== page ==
ATI Radeon HD 2900 XT - R600 Has Arrived
AVIVO Video Performance
For our first round of performance related tests we took a look at Digital Video processing performance of the two competing core GPU architectures. "PureVideo HD" technology is at work here for NVIDIA and "AVIVO HD" for ATI.
To illustrate CPU utilization while playing back WMV HD content, we used the Performance Monitor built into Windows XP. Using the data provided by Windows Performance Monitor, we created a log file that sampled the percent of CPU utilization every second, while playing back the 1080p versions of a couple of short video clips. One test was conducted using the "Amazing Caves" video that's available for download on Microsoft's WMVHD site. Another test was conducted using the "Evan Almighty" trailer available for download on Apple's QuickTime website. The Amazing Caves video is compressed using MPEG2, while the Evan Almightily clip uses H.264. The CPU utilization data gathered during these tests was then imported into Excel to create the graph below. The graph shows the CPU utilization for a GeForce 8800 GTS and a Radeon HD 2900 XT using Windows Media Player 10 to playback the WMVHD clip and PowerDVD for the QuickTime clip.
Both the Radeon HD 2900 XT and GeForce 8800 GTS had no trouble playing back the Amazing Caves video. The Radeon used somewhat less CPU horsepower, but both offloaded the vast majority of work from the host processor and produced smooth, fluid playback of the video.
The tides turned while playing back the H.264 encoded Evan Almighty trailer. Here, the GeForce 8800 GTS dropped host CPU utilization to about 16.3% while the Radeon HD 2900 XT dropped it to about 20%. Playing back the video without hardware acceleration resulted in about 85% of the CPU's resources to be used, however. So, while the GeForce did a slightly better job here, both are a huge improvement over software-only players.
** Update: Please note that H.264 encoded Blu-Ray or HD DVD titles will likely have higher-CPU utilization on the Radeon HD 2900 XT because it does not feature the new UVD. Unencrypted clips like the trailer we used here, aren't as demanding to play on a PC.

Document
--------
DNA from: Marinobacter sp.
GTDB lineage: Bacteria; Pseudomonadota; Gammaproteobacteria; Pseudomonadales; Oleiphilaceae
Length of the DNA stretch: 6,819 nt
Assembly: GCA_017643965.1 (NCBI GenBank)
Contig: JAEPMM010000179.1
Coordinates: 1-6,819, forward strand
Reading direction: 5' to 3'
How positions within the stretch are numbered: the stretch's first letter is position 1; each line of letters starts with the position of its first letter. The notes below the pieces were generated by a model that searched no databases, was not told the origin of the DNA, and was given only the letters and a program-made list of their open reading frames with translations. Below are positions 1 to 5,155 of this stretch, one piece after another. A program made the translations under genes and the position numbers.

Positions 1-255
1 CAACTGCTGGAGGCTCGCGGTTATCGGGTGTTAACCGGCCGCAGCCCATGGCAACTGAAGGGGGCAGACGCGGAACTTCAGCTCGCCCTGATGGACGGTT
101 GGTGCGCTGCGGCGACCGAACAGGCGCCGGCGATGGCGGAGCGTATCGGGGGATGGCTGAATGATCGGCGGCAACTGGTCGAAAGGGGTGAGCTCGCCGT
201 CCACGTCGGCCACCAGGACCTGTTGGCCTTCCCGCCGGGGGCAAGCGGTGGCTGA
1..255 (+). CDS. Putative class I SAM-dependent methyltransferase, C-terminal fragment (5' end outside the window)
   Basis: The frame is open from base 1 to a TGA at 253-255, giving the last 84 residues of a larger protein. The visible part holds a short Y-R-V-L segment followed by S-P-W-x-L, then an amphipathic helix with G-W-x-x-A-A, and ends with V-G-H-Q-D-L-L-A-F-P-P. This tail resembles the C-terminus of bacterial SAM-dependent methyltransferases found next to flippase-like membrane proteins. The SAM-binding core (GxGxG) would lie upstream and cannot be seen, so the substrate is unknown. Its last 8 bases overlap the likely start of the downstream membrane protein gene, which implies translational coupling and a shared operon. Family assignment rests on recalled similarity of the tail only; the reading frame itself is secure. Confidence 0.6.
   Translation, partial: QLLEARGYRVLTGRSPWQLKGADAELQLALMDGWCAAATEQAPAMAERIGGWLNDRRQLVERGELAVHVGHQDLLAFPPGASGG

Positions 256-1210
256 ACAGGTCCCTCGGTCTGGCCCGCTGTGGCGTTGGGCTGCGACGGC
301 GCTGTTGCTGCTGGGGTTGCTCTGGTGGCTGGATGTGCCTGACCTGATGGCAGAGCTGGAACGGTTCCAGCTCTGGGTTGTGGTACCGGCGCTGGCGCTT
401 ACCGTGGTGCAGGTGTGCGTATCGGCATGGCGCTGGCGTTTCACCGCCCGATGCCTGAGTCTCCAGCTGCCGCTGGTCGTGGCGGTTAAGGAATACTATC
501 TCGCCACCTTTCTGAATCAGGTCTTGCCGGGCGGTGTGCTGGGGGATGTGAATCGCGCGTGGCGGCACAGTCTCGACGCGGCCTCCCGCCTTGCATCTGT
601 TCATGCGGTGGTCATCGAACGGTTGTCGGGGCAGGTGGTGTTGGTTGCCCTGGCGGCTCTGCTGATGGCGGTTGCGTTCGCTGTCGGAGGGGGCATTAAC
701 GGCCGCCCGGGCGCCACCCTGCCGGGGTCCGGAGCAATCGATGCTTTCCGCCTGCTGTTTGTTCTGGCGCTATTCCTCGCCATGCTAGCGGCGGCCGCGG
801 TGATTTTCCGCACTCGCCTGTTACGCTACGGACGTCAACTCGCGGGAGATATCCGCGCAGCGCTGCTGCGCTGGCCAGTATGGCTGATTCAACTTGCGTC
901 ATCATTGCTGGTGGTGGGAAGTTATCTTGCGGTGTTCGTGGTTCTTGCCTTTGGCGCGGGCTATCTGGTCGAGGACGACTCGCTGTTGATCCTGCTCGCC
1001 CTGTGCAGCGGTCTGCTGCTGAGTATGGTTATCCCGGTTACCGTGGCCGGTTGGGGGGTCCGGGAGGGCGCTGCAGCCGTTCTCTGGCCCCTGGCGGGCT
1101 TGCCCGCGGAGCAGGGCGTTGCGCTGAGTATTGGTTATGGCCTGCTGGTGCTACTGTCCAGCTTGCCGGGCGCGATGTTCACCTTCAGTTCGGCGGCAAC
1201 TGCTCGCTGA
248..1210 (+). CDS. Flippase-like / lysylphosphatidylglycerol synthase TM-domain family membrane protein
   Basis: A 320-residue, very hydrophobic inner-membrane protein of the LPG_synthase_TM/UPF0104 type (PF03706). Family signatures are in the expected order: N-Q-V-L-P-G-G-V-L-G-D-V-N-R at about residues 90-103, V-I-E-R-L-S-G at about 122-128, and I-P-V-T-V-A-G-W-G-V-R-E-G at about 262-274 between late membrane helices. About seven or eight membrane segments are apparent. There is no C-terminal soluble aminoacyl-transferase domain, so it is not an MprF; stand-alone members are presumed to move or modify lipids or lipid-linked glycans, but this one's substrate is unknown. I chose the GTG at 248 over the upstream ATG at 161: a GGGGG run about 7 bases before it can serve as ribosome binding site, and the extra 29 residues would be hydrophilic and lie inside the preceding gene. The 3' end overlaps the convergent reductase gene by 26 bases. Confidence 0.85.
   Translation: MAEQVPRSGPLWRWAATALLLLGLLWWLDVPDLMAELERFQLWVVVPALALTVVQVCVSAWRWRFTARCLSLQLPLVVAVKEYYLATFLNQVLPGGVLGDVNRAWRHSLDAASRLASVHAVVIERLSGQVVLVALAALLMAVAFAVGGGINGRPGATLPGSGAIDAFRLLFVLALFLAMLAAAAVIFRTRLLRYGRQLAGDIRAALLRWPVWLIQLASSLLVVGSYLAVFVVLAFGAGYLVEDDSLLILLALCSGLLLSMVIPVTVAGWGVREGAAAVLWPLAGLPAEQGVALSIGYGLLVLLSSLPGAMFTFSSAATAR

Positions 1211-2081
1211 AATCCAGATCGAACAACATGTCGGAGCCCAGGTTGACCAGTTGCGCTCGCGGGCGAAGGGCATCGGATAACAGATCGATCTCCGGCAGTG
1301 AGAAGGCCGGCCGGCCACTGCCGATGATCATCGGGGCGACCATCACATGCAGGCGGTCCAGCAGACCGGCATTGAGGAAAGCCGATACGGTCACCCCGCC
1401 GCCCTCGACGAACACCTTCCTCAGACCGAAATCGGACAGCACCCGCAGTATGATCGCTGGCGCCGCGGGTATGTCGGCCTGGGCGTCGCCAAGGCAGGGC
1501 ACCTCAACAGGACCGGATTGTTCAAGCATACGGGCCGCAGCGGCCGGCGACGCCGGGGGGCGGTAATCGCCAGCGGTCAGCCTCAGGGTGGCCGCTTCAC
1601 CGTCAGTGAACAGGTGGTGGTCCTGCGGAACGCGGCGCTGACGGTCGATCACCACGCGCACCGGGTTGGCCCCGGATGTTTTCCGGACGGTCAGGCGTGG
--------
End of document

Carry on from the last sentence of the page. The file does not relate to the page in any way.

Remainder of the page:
Next up, we have the HQV DVD video benchmark from Silicon Optics. HQV is comprised of a sampling of SD video clips and test patterns that have been specifically designed to evaluate a variety of interlaced video signal processing tasks, including decoding, de-interlacing, motion correction, noise reduction, film cadence detection, and detail enhancement. As each clip is played, the viewer is required to "score" the image based on a predetermined set of criteria. The numbers listed below are the sum of the scores for each section. We played the HQV DVD using the latest version of Cyberlink's PowerDVD, with hardware acceleration for AVIVO and PureVideo extensions enabled.
The HQV benchmark has lost much of its luster with us. Not only because both ATI's and NVIDIA's respective architectures produce near perfect scores (130 points is a perfect score here), but because this benchmark leaves a portion of the scoring open to interpretation and depending who you talk to (Silicon Optics, Intel, NVIDIA, ATI, etc.) you'll likely get a different answer as to how to score a particular product. Regardless, thanks to AVIVO and PureVideo, the PC is the premiere platform for playing most SD content. You've got to spend thousands of dollars to get a DVD player than can product similar results in this benchmark.